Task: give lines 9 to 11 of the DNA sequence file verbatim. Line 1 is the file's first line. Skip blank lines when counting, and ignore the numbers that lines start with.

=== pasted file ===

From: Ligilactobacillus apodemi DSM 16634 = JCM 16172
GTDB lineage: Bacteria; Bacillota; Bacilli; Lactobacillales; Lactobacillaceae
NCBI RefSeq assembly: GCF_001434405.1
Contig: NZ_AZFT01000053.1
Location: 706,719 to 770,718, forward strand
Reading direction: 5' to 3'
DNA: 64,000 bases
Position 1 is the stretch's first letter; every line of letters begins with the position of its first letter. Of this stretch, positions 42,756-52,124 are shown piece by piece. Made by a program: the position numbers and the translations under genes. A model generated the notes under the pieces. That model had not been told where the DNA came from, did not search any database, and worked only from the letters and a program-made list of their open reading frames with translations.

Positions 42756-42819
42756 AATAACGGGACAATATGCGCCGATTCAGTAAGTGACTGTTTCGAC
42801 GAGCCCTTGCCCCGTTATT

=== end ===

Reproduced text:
Positions 42756-42819
42756 AATAACGGGACAATATGCGCCGATTCAGTAAGTGACTGTTTCGAC
42801 GAGCCCTTGCCCCGTTATT